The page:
2021-09-18 02:56:00 Indigenous Issues Sidelined As Canada Election Day Nears

Indigenous Issues Sidelined As Canada Election Day Nears

As Prime Minister Justin Trudeau’s 36-day snap election approaches on Monday, the Liberals and Conservatives remain statistically tied in the polls.

It’s been a largely uninteresting campaign with few high points, and an English-language debate that was widely panned for employing a format that stifled debate.

To a large extent, this election is still about the need for an election. Erin O’Toole, the Conservative leader I profiled this week, and Jagmeet Singh of the New Democrats both continue to call the pandemic election call unnecessary and unwise in the midst of a public health emergency. (My article on Mr. Trudeau and his campaign will be published this weekend.)

[Read: Canada’s Top Conservative Leans Left to Unseat Trudeau]

No other issues arose to the point where any party leaders were able to significantly reshape the campaign. In addition, many important topics were given short shrift.

Indigenous issues were one of those that were overlooked.

The discovery of former students’ remains in unmarked graves at the site of the former Kamloops Indian Residential School in May, then elsewhere in the following weeks, shocked many Canadians who live outside of Indigenous communities and reignited a national debate about reconciliation. However, for the most part, that discussion did not carry over to the campaign.

Mr. Singh and other candidates have accused Mr. Trudeau of failing to provide safe drinking water to all Indigenous communities during his first five years in office.

“It’s not a lack of capacity, it’s not a lack of technology, and it’s not a lack of money, because we have the resources. “We can do it,” Mr. Singh said during a visit to the Neskantaga First Nation in Northern Ontario. “So, what exactly is it?” I don’t believe for a minute that it’s anything other than political will.”

Mr. Singh has provided few details about how he plans to succeed where Mr. Trudeau’s government has failed, despite allocating nearly $2 billion Canadian dollars to the effort and creating a new cabinet position, the minister of Indigenous services.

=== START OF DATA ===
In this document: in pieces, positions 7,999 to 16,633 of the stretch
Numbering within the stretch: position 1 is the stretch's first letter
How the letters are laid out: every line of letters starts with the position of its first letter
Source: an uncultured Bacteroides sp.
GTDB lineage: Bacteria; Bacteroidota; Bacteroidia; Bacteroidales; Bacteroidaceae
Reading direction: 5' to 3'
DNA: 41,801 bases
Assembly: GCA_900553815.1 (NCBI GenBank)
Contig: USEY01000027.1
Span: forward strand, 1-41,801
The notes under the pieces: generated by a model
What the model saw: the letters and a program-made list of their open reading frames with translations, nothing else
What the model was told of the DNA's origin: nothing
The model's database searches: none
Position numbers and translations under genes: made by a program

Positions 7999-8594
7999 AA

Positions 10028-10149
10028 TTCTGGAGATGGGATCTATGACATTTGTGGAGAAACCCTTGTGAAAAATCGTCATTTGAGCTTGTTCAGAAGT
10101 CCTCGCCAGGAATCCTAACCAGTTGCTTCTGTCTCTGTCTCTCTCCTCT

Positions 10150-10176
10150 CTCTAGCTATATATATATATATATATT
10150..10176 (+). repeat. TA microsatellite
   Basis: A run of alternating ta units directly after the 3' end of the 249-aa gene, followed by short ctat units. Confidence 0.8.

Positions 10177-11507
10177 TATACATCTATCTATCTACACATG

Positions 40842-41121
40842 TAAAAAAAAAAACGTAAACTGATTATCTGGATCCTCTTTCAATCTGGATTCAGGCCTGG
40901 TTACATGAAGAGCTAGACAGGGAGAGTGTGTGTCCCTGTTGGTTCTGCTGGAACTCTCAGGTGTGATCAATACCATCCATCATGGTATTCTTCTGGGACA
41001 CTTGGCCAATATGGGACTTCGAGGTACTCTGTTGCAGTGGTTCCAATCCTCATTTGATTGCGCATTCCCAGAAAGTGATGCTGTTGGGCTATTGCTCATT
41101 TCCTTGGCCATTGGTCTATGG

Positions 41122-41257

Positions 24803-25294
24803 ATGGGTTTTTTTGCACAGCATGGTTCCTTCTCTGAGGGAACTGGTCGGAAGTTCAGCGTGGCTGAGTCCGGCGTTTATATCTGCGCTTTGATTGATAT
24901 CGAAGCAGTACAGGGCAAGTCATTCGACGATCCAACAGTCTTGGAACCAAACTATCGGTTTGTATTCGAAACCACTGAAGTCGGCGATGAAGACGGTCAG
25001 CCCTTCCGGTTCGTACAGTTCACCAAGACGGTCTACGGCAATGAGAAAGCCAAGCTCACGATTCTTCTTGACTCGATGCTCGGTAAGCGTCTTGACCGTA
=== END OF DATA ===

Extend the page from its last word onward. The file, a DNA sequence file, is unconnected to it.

Indeed, Mr. Trudeau frequently brags about the government’s efforts to bring clean water to 109 First Nations communities. However, this does not mean that the issue has been resolved. When Mr. Trudeau took office, there were 105 boil-water orders in effect at First Nations. However, as the government worked to resolve issues in some communities, new ones arose. There are currently 52 boil-water orders outstanding.

“We have action plans and project teams in each of those communities with the money and expertise to get it done,” Mr. Trudeau’s senior political adviser, Ben Chin, told me this week in Burnaby, British Columbia. “I’m sure there will be more boil-water orders, and we’ll have to adjust to that as well.”

But, with the exception of a slew of Indigenous questions during the English debate, none of this came up during the campaign. Despite a splashy year, Indigenous issues remain on the periphery of mainstream Canadian politics.

Mumilaaq Qaqqaq, the New Democratic Party member who represents Nunavut, announced earlier this year that she would not run for re-election, citing the difficulties she faced as an Indigenous lawmaker.

“The systems are designed to work for specific people,” she explained to The Globe and Mail. “It’s mostly middle-aged white men.”

According to the Assembly of First Nations, there are 50 Indigenous candidates running in this election.

In general, Indigenous people appear to be less likely to vote than the rest of Canada. The analysis conducted by Elections Canada only includes Indigenous people who live on reserves, leaving many others out. However, in 2019, slightly more than 51% of that population voted, compared to 67 percent of all eligible voters.

A portion of this could be due to geography. Many reserves are located within sparsely settled electoral districts that span large swaths of provinces, which means that candidates seeking to become local members of Parliament rarely, if ever, visit these communities.

There are some technical barriers, which the pandemic may exacerbate. This year, the Assembly of First Nations collaborated with Elections Canada to resolve issues such as voter registration on reserves.

Many Indigenous people, however, have told me that they do not vote because they do not consider themselves Canadians and see voting as endorsing a system that was imposed on them.

“Many Indigenous people I know in both urban and rural communities do not vote on purpose because they believe Indigenous people are irrelevant to both local and national politics, that Indigenous people do not have a voice,” said Suzanne Stewart, a member of the Yellowknife Dene First Nation in the Northwest Territories and an associate professor of Indigenous healing at the Ontario Institute for Studies in Education.

Professor Stewart told me that she will vote on Monday — for a New Democrat — but only to honor those who fought for Indigenous peoples’ right to vote, which was only fully realized in 1960.

“That’s why I vote, not because I think anyone cares or that we’re important,” she explained.

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Indigenous Issues Sidelined As Canada Election Day Nears